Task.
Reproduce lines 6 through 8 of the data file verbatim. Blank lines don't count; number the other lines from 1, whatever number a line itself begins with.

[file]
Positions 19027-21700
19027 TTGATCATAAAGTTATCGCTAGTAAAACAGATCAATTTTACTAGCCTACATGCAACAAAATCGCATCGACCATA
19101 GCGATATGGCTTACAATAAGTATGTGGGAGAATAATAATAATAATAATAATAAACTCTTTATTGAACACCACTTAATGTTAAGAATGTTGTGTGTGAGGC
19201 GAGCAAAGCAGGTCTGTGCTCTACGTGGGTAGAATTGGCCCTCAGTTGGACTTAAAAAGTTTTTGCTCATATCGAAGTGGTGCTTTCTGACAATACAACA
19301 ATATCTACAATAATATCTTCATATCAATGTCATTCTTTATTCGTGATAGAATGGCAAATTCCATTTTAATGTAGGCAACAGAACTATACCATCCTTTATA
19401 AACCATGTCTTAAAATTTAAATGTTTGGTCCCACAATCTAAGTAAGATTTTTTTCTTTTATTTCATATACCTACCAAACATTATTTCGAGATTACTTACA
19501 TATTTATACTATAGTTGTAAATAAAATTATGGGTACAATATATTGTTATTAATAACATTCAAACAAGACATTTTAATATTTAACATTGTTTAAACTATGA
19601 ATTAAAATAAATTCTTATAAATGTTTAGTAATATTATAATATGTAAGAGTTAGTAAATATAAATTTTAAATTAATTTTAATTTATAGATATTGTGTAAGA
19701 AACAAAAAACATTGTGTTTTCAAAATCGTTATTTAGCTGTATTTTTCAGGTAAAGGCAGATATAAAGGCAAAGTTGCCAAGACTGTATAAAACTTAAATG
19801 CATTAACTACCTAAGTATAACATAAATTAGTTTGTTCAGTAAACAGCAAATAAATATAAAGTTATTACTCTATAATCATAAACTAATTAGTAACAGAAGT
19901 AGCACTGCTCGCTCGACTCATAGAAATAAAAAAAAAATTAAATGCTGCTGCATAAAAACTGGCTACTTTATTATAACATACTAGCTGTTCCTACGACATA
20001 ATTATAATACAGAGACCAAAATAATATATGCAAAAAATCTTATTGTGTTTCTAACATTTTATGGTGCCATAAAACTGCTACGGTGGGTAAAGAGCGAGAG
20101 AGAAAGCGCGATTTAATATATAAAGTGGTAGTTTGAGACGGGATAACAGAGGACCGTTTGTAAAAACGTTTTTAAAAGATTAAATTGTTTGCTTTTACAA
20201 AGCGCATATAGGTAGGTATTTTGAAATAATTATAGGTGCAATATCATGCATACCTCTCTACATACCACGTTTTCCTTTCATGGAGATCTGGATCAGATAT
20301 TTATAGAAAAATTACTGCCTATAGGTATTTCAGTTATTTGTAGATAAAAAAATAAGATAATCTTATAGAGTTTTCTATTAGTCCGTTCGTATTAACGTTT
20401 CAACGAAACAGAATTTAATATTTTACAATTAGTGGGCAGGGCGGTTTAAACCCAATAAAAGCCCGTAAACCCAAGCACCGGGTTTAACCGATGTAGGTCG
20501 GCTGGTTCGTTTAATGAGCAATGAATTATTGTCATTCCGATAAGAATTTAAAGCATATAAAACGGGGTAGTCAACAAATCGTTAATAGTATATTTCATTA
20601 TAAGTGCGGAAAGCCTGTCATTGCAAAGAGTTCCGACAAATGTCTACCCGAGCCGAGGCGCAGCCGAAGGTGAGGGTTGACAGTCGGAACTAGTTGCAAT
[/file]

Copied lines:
19401 AACCATGTCTTAAAATTTAAATGTTTGGTCCCACAATCTAAGTAAGATTTTTTTCTTTTATTTCATATACCTACCAAACATTATTTCGAGATTACTTACA
19501 TATTTATACTATAGTTGTAAATAAAATTATGGGTACAATATATTGTTATTAATAACATTCAAACAAGACATTTTAATATTTAACATTGTTTAAACTATGA
19601 ATTAAAATAAATTCTTATAAATGTTTAGTAATATTATAATATGTAAGAGTTAGTAAATATAAATTTTAAATTAATTTTAATTTATAGATATTGTGTAAGA